• The Plot Against America: American Jews in New Jersey are city mice who balk at the thought of being forced to move to small towns in places like Kentucky and Montana. Rabbi Bengelsdorf institutes a government program in which metropolitan Jewish kids spend a summer on a farm to "Americanize" them. Sandy and his friend on the farm even refer to each other as "city mouse" and "country mouse."
  • In Pontypool, the main character is a disgraced, big-city shock-jock who has recently been forced to take a job at a rural town radio station.
  • Reese Witherspoon's character in Sweet Home Alabama, although she returns to her country roots and gets back with her hick ex.
  • Shoot to Kill:
    • All of the fishermen besides Ben (who boasts of catching several fish when he made the trip before) are unaccustomed to the wild, particularly Norman. He says that the closest he's even been to the wilderness before is the botanical gardens at the Bronx Zoo. He's going through a bad divorce and wanted to go on a vacation where he has no chance of running into his wife. He does voice some feelings that The World Is Just Awesome as the trip progresses, though.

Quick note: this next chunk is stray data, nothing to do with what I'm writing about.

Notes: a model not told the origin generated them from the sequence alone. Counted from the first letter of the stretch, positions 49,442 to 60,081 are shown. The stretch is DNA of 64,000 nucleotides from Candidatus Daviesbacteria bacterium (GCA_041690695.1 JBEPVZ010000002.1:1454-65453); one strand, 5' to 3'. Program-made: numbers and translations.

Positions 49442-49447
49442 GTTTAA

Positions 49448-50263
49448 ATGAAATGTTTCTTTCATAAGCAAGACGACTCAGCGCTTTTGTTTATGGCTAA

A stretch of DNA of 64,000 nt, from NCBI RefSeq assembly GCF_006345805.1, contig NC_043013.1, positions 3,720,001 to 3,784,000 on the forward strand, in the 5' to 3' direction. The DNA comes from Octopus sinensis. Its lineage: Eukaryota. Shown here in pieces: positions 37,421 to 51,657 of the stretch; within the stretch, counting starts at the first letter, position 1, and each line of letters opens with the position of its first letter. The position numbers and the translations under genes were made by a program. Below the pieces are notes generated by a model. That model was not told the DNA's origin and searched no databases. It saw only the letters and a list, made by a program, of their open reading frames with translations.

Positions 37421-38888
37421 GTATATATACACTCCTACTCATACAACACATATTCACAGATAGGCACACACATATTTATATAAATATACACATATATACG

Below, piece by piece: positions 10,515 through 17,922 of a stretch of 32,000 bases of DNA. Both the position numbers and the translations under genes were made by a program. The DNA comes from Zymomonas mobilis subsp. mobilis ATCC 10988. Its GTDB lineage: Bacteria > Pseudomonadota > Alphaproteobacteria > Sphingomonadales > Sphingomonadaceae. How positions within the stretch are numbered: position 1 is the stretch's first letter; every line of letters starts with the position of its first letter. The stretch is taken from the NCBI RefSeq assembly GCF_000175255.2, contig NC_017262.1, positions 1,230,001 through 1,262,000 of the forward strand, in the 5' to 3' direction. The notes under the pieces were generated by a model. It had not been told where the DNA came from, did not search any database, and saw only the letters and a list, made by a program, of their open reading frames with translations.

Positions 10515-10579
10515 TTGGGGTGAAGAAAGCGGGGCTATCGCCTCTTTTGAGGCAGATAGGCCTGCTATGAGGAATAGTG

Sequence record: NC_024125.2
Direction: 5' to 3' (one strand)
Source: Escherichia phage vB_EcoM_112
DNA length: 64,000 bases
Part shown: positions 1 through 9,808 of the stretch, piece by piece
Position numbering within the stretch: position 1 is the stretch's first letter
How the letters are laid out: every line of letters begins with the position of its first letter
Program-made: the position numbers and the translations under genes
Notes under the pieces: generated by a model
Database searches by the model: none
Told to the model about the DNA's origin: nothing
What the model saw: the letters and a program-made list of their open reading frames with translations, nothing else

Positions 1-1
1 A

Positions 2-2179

• Plotwise, the main example is the FBI agent played by Sidney Poitier, who's quite capable chasing criminals but out of his depth in the woods. This leads to Teeth-Clenched Teamwork with Know, the Mountain Man he has guiding him.
  • Sunrise: The Woman from the City, with her tight dresses and heels, obviously doesn't fit in the rural village (she even has a maid polish those heels before she goes to walk along the muddy village roads). And she knows it, which is why she wants the Man to come to the city with her.